First Nations Art & Culture in Vancouver Today
The official 2010 Olympic symbol in Vancouver was the Inukshuk, which traditionally means “You are on the right path” or “Someone was here.” In traditional Inuit culture, this stone figure is used for a variety of purposes: to mark migration routes and fishing spots, memorials for the dead, and as navigational aids.
With the arrival of the Olympics games, Vancouver became a city that was proud to display the First Nations traditions and culture. Most Olympic venues featured art works of First Nations artists that remain as permanent pieces for Vancouverites to enjoy.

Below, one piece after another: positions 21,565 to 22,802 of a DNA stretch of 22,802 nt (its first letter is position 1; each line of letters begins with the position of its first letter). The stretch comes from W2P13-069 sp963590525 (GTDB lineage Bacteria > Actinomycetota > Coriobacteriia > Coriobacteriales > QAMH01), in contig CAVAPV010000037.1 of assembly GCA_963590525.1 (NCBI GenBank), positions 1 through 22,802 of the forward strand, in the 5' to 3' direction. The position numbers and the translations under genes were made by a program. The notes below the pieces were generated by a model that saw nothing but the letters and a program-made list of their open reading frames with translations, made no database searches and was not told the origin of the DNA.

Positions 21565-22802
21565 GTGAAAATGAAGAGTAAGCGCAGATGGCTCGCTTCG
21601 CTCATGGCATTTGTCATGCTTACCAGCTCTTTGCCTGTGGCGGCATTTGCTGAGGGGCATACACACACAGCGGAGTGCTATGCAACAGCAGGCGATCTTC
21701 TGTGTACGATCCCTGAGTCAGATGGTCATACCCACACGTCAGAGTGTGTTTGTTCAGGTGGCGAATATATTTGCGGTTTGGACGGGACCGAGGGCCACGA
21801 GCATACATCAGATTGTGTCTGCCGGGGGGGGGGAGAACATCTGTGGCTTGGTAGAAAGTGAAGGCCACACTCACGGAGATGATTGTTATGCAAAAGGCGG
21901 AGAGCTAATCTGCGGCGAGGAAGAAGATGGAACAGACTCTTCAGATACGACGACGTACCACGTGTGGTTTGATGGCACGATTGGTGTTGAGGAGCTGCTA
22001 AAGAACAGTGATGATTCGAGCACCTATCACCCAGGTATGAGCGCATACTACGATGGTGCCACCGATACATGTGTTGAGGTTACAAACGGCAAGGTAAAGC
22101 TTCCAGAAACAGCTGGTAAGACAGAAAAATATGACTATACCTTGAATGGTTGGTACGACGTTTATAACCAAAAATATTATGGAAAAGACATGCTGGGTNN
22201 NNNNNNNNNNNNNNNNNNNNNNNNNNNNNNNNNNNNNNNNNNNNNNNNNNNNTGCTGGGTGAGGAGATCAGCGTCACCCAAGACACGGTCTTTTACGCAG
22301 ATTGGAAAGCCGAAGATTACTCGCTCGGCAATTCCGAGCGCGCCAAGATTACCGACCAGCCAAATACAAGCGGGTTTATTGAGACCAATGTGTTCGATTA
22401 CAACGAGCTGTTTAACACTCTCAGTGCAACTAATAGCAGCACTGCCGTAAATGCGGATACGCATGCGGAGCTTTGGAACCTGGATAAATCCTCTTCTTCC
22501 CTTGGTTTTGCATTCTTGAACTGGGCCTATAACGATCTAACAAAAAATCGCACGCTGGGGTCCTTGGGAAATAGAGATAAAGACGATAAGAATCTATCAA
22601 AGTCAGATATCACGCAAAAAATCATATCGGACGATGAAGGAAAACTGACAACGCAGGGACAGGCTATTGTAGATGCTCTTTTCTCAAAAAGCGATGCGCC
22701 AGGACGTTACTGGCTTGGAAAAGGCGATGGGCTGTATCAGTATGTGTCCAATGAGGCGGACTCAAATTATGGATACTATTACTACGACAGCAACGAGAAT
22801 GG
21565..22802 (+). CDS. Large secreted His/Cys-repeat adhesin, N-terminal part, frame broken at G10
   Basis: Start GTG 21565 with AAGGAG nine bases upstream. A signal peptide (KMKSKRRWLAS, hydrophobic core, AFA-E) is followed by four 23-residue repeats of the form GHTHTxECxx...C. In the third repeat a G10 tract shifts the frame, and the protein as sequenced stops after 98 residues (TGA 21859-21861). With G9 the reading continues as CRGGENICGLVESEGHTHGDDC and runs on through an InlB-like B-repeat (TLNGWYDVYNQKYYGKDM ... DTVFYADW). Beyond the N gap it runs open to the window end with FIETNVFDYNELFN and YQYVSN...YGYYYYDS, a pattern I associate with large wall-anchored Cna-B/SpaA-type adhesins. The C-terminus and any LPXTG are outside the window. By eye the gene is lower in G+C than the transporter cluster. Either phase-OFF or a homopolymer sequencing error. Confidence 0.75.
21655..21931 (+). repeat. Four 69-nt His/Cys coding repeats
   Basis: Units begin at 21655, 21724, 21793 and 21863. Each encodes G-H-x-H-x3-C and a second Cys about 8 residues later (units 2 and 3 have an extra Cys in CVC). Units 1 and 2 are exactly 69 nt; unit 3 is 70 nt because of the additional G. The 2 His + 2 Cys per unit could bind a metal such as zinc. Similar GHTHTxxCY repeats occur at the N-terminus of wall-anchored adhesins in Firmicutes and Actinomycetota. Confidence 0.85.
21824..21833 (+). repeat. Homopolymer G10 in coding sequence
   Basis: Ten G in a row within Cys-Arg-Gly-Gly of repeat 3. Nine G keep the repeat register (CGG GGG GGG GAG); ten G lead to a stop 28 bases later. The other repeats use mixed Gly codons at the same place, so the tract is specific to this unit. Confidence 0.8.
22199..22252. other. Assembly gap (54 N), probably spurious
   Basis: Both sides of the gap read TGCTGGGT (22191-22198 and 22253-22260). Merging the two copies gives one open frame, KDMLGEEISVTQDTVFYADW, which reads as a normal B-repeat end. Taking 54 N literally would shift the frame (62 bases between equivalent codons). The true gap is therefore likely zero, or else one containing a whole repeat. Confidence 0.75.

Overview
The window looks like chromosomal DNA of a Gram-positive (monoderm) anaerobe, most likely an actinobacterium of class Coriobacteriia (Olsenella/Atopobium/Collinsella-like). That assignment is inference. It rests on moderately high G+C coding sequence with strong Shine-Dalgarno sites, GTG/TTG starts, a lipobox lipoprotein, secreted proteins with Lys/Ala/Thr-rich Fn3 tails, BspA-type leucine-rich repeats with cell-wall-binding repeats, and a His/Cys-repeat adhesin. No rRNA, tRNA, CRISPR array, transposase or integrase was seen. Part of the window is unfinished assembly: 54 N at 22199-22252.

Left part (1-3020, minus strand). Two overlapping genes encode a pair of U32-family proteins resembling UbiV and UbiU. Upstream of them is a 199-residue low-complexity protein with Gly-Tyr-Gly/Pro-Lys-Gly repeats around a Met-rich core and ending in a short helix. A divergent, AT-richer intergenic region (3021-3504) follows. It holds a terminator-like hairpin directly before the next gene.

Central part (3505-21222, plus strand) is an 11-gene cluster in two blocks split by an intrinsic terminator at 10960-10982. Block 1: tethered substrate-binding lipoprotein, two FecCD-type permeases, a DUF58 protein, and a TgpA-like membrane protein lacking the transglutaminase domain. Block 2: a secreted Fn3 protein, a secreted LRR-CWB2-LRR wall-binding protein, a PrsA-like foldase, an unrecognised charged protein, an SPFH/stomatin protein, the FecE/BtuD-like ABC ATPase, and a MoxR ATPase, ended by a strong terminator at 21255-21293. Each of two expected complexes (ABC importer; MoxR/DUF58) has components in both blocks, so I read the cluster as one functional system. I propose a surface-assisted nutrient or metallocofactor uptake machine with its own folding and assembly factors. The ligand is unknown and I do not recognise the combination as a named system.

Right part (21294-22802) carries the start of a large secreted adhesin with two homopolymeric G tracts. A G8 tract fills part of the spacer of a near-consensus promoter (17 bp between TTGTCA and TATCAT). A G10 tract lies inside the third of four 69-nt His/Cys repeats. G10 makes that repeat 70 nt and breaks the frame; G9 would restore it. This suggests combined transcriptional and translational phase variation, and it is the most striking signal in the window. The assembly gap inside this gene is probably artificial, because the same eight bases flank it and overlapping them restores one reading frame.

First Nations art galleries can be found in abundance in downtown Vancouver, most notably in Gastown. When arriving at the Vancouver International Airport, visitors cannot miss the famous Bill Reid sculpture, The Spirit of Haida Gwai, which can also be found on the Canadian 20 dollar bill.
The ultimate destination for tourists is the renowned Museum of Anthropology at UBC. Well known Musqueam artist Susan Point has contributed a sculpted totem to the UBC First Nations Longhouse. A display of totem poles can also be seen at Stanley Park.
Most traditional ceremonies are closed to the public as First Nations communities do not want to commercialize such sacred traditions of their culture. However, tourists can visit historical sites such as the Xa:ytem Rock in Mission BC. As publicized in the Aboriginal Association of BC , many First Nations tours are being offered including canoe trips and First Nations sculptural workshops.